If you got the most efficient transfer of kinetic energy to other energy (which is what slows you down) then doing a burnout would be the fastest way to take off. Which it isn’t.

Maximum grip by a tyre is given by about 5% slip, the problem is, 5% slip when braking tends to start it locking up, which unless you do proper threshold braking, will persist with locked brakes.

ABS lets you steer around obstacles, yes, it also doesn’t defeat the laws of physics. On a dry road, it’s about as efficient as someone well trained in how to emergency brake. On a gravel road, it sometimes isn’t the most efficient, but we’re talking 1-2m extra, at 80km/h, which is offset by the extra ability to swerve (significantly harder without ABS on gravel than most people realise!).

The secret to stopping hard is to get you extra traction on the front, using weight transfer. You start off braking hard, and you just keep on laying on the pedal. You’d be surprised just how much extra braking effort you can put in. If you lock up the wheels, not only do you have less traction cause the tyres are sliding, but you also have less force pressing down, providing you less traction.

I don’t have any online references for this, but it’s in numerous advanced driving manuals… which I’ll cite when I’ve moved house.

mcjimminy 3:58 pm 01 May 07

Got the ABS comment in the old thread too. My response is:

I’m not sure that you’re right. I thought ABS was designed primarily to allow the driver to steer around the obstacle to avoid a collision, as locked up wheels can’t steer–a matter of control (and even tyre wear). Absolute stopping distance is a different issue. I may well be wrong, and it would definitely depend on conditions (wet, dry, gravel etc). Google doesn’t turn up much regarding absolute stopping distance on a dry road. I’m interested to know though, and happy to learn more from a reference to a study or something–not that I can turn the ABS off, or would want to. I do remember reading somewhere also that often people don’t press hard enough on the brakes in an emergency situation, which is why manufacturers are starting to put in sensors to detect emergency braking and automatically engage the brakes as hard as possible (though in conjunction with ABS). Anyway, that’ll learn me, even though that bit was with the speculation/opinion.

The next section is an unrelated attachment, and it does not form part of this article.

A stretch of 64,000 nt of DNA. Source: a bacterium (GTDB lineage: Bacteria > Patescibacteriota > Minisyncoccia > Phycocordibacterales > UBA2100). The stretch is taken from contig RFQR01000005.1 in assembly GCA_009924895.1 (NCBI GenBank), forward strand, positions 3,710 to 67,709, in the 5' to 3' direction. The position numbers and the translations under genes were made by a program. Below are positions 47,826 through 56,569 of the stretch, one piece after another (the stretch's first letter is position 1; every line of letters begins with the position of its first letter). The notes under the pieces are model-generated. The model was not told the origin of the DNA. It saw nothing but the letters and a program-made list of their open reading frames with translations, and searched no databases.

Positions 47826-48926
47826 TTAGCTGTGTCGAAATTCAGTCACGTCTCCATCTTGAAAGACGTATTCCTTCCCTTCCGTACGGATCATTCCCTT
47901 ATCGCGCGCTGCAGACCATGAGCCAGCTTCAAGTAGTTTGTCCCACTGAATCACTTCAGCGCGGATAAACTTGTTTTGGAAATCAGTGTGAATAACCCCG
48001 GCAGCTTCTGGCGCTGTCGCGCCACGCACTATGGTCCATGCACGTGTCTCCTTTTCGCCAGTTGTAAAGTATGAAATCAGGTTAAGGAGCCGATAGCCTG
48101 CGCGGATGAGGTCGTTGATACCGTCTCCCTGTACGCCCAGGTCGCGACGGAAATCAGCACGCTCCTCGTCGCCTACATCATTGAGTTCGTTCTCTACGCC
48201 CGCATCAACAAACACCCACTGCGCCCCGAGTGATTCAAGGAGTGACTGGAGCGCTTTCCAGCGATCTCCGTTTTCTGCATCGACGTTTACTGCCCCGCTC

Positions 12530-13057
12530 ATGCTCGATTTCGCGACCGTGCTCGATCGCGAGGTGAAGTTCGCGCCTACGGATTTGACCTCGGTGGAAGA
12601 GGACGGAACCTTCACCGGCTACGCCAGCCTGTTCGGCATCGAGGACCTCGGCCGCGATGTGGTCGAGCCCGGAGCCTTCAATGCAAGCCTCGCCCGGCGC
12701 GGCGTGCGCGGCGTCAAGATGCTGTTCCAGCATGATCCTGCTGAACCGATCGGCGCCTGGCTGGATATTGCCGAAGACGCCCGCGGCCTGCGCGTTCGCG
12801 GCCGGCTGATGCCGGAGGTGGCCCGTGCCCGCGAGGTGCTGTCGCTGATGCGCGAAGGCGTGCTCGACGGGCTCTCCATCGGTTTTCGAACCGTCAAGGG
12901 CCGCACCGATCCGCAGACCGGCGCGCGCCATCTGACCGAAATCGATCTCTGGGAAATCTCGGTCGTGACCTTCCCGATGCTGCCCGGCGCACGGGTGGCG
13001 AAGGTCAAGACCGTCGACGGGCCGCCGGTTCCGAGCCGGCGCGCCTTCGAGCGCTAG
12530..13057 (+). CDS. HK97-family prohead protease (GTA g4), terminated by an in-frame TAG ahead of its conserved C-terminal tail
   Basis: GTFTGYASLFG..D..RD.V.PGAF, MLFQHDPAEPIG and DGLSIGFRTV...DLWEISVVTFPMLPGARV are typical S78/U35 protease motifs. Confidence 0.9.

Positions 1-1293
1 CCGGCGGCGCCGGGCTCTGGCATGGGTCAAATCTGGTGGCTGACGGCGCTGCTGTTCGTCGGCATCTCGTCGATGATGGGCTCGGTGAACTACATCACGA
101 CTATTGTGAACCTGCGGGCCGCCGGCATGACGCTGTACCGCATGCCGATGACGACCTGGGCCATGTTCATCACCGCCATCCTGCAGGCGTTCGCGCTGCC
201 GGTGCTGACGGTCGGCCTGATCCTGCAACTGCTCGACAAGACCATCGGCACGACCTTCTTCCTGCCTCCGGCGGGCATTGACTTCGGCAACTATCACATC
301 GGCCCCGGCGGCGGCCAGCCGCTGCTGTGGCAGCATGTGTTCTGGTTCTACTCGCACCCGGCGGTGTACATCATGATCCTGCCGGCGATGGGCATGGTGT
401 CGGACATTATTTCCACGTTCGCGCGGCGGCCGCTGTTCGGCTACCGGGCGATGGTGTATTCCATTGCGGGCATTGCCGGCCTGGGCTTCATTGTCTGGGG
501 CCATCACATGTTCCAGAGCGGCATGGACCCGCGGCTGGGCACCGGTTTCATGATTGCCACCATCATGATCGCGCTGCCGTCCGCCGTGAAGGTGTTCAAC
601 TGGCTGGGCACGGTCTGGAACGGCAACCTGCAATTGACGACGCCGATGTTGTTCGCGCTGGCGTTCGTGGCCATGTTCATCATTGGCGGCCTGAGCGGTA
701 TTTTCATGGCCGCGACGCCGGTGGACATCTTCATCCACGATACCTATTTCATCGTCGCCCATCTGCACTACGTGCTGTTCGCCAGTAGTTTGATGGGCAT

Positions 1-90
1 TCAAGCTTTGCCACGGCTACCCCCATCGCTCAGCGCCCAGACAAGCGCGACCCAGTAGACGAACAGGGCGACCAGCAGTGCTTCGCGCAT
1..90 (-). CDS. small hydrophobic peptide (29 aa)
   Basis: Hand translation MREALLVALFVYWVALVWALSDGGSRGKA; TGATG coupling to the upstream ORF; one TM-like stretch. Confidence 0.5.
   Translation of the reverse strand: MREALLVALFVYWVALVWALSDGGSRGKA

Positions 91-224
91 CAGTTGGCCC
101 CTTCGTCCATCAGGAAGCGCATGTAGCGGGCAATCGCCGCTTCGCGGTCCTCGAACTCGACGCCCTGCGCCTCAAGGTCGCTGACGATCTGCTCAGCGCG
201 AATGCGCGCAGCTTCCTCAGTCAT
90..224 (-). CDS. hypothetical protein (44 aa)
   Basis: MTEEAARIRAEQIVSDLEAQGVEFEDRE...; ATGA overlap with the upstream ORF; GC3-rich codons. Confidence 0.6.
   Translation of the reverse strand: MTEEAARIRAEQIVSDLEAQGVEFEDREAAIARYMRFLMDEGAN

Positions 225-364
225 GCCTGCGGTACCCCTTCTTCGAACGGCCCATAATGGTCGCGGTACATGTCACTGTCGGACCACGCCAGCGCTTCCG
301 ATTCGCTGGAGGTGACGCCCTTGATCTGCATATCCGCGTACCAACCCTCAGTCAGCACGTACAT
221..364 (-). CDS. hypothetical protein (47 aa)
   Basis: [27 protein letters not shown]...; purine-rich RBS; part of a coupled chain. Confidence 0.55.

Regarding alternate routes. It was my impression that the route did include the Uriarra road as well–providing a loop back to the starting point. If this course was closed, then the only way to access the Cotter and Tidbinbilla would be south via Point Hut Crossing (which you may well only discover after you get near Duffy, making for more than a 48km backtrack and detour if you were off to the Cotter), and you’d be pretty much screwed if you’d planned on heading anywhere up the Brindabella road like to Mt Franklin, Mt Coree, Blundell’s Flat, the Brindabella Valley etc.

Colin_Vine 2:42 pm 01 May 07

For what its worth, a reasonable detour to the Cotter would be via Uriarra Crossing. Not ideal, but much quicker than the Tuggeranong route mentioned by the author.

Actually, from what other people said, it is my understanding that the racing went along Brindabella Road, which would mean that there would be no access from Uriarra Crossing to Cotter. The only sealed road access to Cotter would be from the South, via Point Hut Crossing (since there is no bridge at Tharwa…)

ash 2:35 pm 01 May 07

I just wanted to clarify that I was pointing out a factual error, and not trying to lay any blame for skidding to the driver.

If you drive on the parkway in the morning on a regular basis, it’s clear that when in an emergency braking situation most people lock up thier tires.

ash 2:30 pm 01 May 07

“and heavy brake foot (a locked up car slows quickest, “

A locked up car does NOT slow quickest!!! This is why ABS stops a car more quickly by allowing the wheels to maintain traction near the brink of skidding.

fnaah 2:29 pm 01 May 07

Thanks for that, mcjimminy. Nice to read an account that isn’t soured by emotive language and finger-pointing.

Sammy 2:20 pm 01 May 07

For what its worth, a reasonable detour to the Cotter would be via Uriarra Crossing. Not ideal, but much quicker than the Tuggeranong route mentioned by the author.